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Nucleic Acids Res. 2012 Aug;40(15):7528-40. doi: 10.1093/nar/gks356. Epub 2012 May 21.

A small ribozyme with dual-site kinase activity.

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1
Department of Molecular Microbiology and Immunology, Bond Life Sciences Center, University of Missouri School of Medicine, Columbia, MO 65211, USA. biondie@missouri.edu

Abstract

Phosphoryl transfer onto backbone hydroxyls is a recognized catalytic activity of nucleic acids. We find that kinase ribozyme K28 possesses an unusually complex active site that promotes (thio)phosphorylation of two residues widely separated in primary sequence. After allowing the ribozyme to radiolabel itself by phosphoryl transfer from [γ-(32)P]GTP, DNAzyme-mediated cleavage yielded two radiolabeled cleavage fragments, indicating phosphorylation sites within each of the two cleavage fragments. These sites were mapped by alkaline digestion and primer extension pausing. Enzymatic digestion and mutational analysis identified nucleotides important for activity and established the active structure as being a constrained pseudoknot with unusual connectivity that may juxtapose the two reactive sites. Nuclease sensitivities for nucleotides near the pseudoknot core were altered in the presence of GTPγS, indicating donor-induced folding. The 5' target site was more strongly favored in full-length ribozyme K28 (128 nt) than in truncated RNAs (58 nt). Electrophoretic mobilities of self-thiophosphorylated products on organomercurial gels are distinct from the 5' mono-thiophosphorylated product produced by reaction with polynucleotide kinase, potentially indicating simultaneous labeling of both sites within individual RNA strands. Our evidence supports a single, compact structure with local dynamics, rather than global rearrangement, as being responsible for dual-site phosphorylation.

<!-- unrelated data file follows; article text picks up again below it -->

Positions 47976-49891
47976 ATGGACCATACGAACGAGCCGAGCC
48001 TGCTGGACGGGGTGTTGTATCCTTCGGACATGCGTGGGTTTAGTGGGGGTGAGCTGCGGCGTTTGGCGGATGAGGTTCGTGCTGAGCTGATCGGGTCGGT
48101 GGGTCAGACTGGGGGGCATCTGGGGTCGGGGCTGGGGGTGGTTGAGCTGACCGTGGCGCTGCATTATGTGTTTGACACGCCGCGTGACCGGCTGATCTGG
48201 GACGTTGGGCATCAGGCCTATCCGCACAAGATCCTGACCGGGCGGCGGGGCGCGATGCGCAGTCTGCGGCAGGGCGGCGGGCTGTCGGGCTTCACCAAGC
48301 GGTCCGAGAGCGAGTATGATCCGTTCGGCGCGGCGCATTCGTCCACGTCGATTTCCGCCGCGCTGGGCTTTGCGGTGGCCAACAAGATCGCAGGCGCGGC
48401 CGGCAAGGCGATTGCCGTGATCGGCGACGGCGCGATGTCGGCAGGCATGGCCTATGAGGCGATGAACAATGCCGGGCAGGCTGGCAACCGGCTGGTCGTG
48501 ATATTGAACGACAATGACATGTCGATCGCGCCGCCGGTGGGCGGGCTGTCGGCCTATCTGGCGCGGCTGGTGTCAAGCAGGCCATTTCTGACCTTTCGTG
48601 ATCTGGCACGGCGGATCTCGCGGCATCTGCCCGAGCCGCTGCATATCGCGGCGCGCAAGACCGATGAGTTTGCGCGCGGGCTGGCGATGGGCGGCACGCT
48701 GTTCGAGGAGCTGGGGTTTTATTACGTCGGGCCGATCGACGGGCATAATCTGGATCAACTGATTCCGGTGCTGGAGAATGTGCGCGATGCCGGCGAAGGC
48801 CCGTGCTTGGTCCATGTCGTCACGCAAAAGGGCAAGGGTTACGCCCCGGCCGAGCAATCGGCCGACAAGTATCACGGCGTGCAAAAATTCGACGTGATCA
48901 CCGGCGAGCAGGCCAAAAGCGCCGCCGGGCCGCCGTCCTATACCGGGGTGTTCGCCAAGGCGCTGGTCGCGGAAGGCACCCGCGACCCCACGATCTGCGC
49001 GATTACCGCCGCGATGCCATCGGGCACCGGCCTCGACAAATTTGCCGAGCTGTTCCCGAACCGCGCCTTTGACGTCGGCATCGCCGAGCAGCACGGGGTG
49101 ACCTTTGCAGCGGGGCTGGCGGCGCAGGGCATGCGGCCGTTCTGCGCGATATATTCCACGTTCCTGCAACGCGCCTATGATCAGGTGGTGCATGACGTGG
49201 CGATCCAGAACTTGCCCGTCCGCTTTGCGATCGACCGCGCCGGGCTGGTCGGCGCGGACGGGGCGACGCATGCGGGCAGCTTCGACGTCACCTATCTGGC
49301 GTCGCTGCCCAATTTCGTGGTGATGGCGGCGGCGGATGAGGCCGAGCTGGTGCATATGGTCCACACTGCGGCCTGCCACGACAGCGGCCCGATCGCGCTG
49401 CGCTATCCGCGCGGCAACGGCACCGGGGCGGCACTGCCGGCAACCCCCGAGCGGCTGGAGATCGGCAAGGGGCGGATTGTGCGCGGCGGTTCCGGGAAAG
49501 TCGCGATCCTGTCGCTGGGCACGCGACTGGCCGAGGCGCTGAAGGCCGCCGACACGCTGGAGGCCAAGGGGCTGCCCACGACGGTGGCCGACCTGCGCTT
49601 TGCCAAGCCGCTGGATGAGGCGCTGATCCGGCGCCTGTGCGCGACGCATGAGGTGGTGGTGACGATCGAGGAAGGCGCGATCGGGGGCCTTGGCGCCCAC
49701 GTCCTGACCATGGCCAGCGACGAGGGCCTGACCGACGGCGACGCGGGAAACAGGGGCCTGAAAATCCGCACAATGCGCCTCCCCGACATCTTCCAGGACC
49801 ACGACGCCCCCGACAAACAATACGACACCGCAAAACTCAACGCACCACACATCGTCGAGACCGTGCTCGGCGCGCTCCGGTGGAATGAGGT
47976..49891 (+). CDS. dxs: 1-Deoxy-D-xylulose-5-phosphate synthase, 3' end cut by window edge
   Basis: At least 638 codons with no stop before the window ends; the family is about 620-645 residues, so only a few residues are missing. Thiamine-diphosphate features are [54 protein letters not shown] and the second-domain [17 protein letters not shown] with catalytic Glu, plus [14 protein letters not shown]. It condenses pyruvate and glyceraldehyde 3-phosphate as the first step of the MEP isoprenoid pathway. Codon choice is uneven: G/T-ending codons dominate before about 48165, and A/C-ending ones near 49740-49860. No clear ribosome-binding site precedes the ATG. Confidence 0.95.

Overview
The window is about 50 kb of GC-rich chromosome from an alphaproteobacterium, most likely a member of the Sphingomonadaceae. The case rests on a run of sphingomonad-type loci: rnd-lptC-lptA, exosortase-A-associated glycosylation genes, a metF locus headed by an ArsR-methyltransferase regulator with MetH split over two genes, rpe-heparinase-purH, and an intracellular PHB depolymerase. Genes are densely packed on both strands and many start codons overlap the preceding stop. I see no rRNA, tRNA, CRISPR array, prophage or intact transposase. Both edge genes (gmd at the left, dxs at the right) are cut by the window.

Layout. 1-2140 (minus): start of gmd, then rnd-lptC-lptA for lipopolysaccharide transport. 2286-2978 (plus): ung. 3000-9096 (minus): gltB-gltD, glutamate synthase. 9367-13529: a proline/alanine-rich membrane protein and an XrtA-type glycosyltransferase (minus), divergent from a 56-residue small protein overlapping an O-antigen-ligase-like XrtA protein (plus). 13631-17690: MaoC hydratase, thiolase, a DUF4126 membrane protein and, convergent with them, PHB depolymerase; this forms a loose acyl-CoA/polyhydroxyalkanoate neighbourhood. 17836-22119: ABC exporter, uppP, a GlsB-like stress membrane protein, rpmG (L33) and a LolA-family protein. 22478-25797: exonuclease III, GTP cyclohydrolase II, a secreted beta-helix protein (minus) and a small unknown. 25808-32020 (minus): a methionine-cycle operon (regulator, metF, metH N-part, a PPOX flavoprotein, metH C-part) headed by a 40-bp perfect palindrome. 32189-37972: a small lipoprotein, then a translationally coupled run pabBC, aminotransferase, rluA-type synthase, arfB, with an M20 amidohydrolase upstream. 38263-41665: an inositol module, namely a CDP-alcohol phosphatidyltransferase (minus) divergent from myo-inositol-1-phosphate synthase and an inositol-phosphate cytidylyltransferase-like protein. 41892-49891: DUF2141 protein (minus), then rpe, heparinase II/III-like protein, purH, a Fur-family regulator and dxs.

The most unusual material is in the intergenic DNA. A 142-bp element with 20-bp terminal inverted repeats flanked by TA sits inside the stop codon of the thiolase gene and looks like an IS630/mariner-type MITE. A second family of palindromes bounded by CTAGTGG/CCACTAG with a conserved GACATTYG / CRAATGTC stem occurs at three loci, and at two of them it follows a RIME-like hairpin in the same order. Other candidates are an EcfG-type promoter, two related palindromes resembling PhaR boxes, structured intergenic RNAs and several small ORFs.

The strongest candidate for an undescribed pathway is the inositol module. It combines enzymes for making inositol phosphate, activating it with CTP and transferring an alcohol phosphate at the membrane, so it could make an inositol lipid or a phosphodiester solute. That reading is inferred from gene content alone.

PMID:
22618879
PMCID:
PMC3424543
DOI:
10.1093/nar/gks356
[Indexed for MEDLINE]
Free PMC Article
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